Camping In Nature

When we think of Florida State parks, camping is often the first thing that comes to mind. 

There are a lot of other things to do in addition to camping in these treasured Florida natural resources.

The Old Florida that is rapidly disappearing from our peninsula is being preserved in these state Parks.

Most of these parks make wonderful destinations for day trips or weekend adventures.

It is because of these parks that some parts of natural Florida are still alive and well among the proliferation of condos, theme parks, subdivisions and shopping malls that have obliterated much of the Florida landscape in the past half century or so.


The Ochlockonee River State Park Stone Age and Primitive Arts Festival is coming up February 23-25, 2018.  This state park is located near Sopchoppy, Florida. 

You can learn more at the festival website

The events start at 9 a.m. daily and end each day at 4 p.m. Contact park employees for more information at 850-962-2771. 

Florida State Parks are a Vacation Bargain

Florida State Parks, camping included, are the biggest vacation bargain for travelers.

By their very nature, they are usually on the Florida back roads and a worthwhile destination for Florida day trips and one tank trips. You will find them listed on this website as tourist attractions, lodging and sometimes for their great beaches.

Lighthouse at Cape Florida Bill Baggs State Park

The Florida State Park system says their mission "is to provide resource-based recreation while preserving, interpreting and restoring natural and cultural resources".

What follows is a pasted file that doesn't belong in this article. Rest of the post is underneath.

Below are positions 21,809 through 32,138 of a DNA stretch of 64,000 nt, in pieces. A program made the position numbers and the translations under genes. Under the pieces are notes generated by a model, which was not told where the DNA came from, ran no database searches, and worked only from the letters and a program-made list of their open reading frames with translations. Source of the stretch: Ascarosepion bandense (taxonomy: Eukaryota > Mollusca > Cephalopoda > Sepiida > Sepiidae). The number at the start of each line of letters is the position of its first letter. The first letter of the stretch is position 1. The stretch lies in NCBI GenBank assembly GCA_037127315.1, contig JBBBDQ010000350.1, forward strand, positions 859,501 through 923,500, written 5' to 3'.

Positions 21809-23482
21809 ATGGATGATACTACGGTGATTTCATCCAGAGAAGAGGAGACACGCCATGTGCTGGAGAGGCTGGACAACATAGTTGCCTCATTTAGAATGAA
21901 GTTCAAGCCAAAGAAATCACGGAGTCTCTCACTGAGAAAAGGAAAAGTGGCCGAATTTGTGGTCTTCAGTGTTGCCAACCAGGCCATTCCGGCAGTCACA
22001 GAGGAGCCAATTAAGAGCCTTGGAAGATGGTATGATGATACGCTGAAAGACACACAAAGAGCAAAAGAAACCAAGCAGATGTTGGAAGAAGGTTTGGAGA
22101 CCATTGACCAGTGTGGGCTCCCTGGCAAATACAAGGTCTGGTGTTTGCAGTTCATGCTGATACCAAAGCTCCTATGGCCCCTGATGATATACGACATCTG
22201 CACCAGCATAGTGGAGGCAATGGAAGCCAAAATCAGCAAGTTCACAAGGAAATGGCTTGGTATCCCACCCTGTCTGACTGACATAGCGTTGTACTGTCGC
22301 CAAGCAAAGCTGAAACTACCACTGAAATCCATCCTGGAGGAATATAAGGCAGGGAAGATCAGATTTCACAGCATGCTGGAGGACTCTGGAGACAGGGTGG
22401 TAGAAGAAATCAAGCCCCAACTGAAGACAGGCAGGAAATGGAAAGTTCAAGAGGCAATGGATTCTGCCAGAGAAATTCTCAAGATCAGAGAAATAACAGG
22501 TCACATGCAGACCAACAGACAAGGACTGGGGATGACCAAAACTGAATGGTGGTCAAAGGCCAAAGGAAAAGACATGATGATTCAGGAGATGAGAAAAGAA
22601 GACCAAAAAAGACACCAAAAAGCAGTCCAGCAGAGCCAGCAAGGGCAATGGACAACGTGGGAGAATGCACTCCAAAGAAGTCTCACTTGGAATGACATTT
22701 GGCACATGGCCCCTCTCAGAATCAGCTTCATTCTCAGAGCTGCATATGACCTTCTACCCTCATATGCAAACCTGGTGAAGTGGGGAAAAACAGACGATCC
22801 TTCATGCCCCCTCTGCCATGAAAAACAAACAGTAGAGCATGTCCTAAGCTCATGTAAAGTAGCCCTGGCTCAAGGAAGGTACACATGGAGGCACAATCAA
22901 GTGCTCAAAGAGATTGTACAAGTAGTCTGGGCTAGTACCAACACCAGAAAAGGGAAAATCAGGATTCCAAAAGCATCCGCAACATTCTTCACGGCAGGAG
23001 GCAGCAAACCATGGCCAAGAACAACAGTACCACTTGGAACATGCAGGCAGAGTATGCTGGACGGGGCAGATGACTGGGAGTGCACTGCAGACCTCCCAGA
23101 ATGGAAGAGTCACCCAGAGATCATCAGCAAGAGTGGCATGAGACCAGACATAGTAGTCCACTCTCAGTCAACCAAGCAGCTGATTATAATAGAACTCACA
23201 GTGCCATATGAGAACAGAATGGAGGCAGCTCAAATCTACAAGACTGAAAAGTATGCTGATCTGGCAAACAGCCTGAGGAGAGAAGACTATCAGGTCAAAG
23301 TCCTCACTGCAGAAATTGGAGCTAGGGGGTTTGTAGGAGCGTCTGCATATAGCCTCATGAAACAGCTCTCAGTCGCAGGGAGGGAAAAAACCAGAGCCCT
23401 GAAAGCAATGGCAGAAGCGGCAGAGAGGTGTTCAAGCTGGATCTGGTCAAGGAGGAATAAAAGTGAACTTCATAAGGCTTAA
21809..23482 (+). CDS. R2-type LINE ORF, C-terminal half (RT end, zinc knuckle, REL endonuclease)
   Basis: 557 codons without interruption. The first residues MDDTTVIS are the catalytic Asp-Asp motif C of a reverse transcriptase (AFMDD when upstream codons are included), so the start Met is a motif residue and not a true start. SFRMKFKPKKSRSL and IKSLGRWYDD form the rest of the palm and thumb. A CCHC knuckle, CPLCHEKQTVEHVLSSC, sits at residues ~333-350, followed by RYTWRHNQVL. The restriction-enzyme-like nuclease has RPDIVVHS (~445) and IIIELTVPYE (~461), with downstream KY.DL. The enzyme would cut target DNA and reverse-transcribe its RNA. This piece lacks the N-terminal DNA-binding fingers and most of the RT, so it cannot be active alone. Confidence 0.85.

I think they are doing a wonderful job. The parks are clean, the employees are cordial and knowledgeable, and the price is right.

Most Florida state parks camping sites are carved out of the surrounding pine woods and palmettos. The campsites are separated from each other by this natural vegetation. The privacy is much greater than in the average private campground.

Each campsite usually has an electric outlet, a water faucet, a charcoal grill and a fire ring for campfires.

My $ 60 annual pass gets me into all Florida State Parks - camping not included - for a day visit. An annual pass for a family costs $120.

If I want to camp, the fee ranges from as little as $ 10 per night for Florida senior citizens up to two or three times that for younger adult campers.

I have spent many happy days and nights in quite a few of these Florida state parks camping with my kids in a VW Camper. They slept in the top bunk, I slept in the bottom.  I've also done some solo camping in my Toyota Prius.

Camper, tent, woman and boy enjoying a Florida State ParkA Good Time at a Florida State Park

The quiet majesty of a Florida State Park is much more relaxing to me than a motel or hotel. It is also cheaper.

Many times while I have been sightseeing in Jacksonville and St. Augustine, I've enjoyed Florida State Park camping experiences that linger in the memory much longer than a motel visit.

If tent camping doesn't turn you on, many Florida State Parks have reasonably priced camping cabins.

A Florida State Park Camping Cabin

These are not as plush as a motel room, but are very clean and comfortable.

You need to check each park to see how many people their cabins will accommodate and what amenities are included.

Here is a list of Florida State Parks camping cabins.

Florida State Parks are in all 8 regions of the state. I have listed here the addresses and telephone numbers for all Florida State Parks by region.

Click on the region link below to learn more about the park of your interest.


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